Lightner told The Huffington Post that he can't remember a time when he wasn't finding ways to get his two feet off the ground and that he started climbing when he was six years old.
Eventually, he said, someone at his mom's job recognized his talent and suggested that she take him to the local rock-climbing gym where he soon discovered his passion for the activity. He's won several championships for his incredible ability, but he said his experiences as a black climber has been somewhat of a challenge.
"When I would tell [black] people that my sport was rock-climbing they would look at me funny, and ask 'What is that?' 'We don't do that,'" Lightner said.
In 2013, the Smithsonian reported that 78 percent of Americans who took part in outdoor activities, which included rock climbing, were white. Rock climber and journalist James Mills explained the misperception of black people in outdoor sports and the lack of representation of people of color.
"It's not a question of whether or nor African-Americans can climb mountains. What matters is as [a] group we tend not to," Mills wrote. "And for a variety of different social and cultural reasons the world of mountaineering has been relegated almost exclusively to white men."
There are structural influences that have barred black people from participating in outdoor sports such as rock climbing, which has kept the majority of participants white. Lightner said he has felt accepted by other climbers, but that he has gotten a lot of grief from other people of color for his participation in the sport.
Lightner, who is from a predominantly black community in Fayetteville, North Carolina, said he has received comments from other black people that made him feel pigeonholed by their definition of what type of sports black people should get involved in such as basketball or football.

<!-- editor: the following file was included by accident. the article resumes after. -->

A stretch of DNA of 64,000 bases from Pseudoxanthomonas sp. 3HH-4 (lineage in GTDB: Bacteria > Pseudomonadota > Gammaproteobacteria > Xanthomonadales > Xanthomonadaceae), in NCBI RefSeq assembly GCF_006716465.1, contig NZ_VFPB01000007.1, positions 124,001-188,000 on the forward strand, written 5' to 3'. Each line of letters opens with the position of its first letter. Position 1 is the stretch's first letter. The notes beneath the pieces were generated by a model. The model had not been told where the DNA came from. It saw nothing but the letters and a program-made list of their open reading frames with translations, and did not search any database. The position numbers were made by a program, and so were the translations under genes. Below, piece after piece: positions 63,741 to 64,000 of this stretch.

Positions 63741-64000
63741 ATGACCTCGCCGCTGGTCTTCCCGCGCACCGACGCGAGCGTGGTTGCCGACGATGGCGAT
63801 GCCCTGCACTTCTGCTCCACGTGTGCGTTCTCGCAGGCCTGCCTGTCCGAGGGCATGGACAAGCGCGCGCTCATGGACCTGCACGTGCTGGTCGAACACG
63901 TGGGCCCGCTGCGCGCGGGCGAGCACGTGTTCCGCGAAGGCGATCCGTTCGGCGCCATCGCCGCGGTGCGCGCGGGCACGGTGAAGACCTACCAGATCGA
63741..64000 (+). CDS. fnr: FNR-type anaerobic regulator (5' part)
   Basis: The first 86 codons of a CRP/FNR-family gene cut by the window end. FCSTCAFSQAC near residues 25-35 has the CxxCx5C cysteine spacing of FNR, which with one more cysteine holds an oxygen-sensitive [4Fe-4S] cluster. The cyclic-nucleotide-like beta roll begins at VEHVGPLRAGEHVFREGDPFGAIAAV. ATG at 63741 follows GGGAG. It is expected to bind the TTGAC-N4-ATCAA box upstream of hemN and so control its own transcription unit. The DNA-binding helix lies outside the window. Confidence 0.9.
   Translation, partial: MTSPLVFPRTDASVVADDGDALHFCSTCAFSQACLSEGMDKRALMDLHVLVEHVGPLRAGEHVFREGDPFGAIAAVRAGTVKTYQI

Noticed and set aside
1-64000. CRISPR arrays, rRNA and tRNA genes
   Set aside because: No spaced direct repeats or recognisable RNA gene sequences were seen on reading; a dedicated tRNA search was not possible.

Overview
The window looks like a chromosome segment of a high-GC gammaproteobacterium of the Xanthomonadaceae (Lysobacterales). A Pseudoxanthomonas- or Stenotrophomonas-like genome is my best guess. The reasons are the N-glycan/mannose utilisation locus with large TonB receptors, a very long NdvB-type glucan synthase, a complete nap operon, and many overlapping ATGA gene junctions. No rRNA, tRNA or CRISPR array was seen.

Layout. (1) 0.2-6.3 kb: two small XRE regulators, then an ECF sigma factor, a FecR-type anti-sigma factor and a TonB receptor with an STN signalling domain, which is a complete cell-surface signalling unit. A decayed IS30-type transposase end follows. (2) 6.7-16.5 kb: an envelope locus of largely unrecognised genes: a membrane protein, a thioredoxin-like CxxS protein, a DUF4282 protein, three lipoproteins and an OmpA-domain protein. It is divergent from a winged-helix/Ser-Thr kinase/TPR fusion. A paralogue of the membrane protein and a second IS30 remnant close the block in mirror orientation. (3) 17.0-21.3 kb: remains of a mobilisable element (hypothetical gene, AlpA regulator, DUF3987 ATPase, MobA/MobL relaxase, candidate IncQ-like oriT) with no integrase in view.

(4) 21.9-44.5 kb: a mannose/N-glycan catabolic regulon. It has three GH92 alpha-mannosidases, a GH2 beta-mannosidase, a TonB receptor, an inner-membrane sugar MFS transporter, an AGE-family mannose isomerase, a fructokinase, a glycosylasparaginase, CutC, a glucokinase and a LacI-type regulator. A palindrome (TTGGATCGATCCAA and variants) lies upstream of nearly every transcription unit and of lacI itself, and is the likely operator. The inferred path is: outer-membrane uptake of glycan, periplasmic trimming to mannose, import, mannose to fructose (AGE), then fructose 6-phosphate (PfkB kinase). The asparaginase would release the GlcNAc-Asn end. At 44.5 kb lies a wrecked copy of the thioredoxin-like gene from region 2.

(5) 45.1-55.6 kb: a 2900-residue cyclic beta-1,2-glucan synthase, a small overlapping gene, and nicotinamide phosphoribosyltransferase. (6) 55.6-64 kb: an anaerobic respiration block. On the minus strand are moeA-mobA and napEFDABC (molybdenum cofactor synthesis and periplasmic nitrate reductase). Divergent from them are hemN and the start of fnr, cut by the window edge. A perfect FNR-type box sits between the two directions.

In 2014, the Outdoor Foundation created an outdoor participation report that catalogued the participation in outdoor activities by race, ethnicity and age. In 2014, it was found that only 11 percent of black Americans participated in an outdoor sport, which far less than the national average of the black population. The results of the report are displayed in the infographic below:
There are several organizations that are working to change the misconceptions of black people and outdoor activities such as Outdoor Afro, a network which inspires black people to do more nature activities.
However, Lightner's presence in rock climbing is definitely a step in the right direction to help diversify the sport. Recently, he was featured with other climbers in a video by Clif Bar (above), a nutrition bar for athletes, that's gaining national attention. Lightner said he is hopeful that the exposure he is receiving as a climber will encourage other people of color to integrate the sport.
"I really want the sport to expand and not be limited to one specific group of people, gender or race," Lightner said. "I want the sport to be multicultural and for people to enjoy it as much as I do."
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